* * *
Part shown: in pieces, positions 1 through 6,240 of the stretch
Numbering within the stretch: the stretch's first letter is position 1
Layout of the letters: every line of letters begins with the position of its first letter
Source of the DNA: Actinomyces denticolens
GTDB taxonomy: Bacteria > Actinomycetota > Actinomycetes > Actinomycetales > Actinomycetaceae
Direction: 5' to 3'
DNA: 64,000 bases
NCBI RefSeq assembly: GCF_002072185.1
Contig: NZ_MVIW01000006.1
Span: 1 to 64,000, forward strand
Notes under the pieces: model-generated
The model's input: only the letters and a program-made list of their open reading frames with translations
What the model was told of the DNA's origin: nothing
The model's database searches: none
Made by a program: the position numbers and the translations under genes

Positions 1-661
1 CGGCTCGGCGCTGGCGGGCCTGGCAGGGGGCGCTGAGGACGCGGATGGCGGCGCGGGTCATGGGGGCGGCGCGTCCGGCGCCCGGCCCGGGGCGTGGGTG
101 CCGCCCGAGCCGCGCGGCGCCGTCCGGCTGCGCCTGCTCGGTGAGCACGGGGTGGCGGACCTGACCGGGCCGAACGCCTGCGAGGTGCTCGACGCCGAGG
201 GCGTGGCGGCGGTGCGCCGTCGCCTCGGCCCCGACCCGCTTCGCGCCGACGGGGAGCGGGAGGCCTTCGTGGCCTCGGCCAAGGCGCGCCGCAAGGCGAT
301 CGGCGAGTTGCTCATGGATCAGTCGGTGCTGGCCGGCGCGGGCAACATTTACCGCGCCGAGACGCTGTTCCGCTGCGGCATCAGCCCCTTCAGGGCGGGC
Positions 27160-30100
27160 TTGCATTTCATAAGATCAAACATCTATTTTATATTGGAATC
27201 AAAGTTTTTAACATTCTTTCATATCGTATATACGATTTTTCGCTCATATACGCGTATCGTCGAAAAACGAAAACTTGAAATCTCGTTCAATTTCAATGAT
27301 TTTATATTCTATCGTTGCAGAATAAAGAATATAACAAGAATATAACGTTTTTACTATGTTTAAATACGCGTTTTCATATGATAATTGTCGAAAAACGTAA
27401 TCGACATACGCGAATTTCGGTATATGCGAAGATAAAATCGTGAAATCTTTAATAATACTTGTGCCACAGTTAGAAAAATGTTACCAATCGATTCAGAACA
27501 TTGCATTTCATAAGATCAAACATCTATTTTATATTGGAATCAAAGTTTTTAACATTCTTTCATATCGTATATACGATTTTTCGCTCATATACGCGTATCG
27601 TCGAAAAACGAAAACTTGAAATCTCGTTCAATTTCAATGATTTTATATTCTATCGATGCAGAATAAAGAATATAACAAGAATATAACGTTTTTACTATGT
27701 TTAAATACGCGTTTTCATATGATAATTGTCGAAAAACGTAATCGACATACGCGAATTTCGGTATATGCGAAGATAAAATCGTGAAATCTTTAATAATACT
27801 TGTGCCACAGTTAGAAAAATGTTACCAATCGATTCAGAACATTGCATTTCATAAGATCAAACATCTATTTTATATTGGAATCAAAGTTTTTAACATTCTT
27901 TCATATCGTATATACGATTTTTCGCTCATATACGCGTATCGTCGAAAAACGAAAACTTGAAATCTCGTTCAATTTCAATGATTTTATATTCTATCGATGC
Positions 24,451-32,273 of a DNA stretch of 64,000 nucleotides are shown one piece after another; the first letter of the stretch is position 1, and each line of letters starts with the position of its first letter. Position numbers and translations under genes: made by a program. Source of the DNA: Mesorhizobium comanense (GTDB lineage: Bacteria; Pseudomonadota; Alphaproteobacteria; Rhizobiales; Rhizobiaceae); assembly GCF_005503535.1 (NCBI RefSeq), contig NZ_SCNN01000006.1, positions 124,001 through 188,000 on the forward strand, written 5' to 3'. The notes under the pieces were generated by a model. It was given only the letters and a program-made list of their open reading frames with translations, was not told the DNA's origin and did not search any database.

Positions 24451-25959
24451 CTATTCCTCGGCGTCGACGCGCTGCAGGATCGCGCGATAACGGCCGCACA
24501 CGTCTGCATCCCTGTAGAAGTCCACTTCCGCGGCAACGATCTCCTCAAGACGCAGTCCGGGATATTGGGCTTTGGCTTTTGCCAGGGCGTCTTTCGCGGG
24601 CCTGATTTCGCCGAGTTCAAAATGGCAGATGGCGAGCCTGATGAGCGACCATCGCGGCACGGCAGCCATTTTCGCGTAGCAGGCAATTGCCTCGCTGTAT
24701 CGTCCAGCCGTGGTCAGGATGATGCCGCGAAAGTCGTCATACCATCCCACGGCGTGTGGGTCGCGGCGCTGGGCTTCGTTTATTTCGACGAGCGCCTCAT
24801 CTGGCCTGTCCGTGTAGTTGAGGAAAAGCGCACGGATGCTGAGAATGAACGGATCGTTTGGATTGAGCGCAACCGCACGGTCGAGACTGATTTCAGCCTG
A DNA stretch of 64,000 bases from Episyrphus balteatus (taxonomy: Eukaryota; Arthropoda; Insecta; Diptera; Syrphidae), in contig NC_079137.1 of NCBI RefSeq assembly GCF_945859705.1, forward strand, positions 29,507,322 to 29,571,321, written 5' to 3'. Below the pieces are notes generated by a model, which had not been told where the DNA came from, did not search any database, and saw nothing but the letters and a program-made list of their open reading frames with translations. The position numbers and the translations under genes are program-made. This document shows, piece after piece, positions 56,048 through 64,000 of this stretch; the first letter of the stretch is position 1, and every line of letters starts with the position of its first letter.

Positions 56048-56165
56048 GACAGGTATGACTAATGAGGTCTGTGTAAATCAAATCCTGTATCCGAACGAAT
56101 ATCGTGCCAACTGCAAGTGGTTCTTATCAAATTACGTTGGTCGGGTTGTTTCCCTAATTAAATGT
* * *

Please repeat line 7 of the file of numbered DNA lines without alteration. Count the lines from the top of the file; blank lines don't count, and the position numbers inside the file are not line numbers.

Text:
DNA: 64,000 bases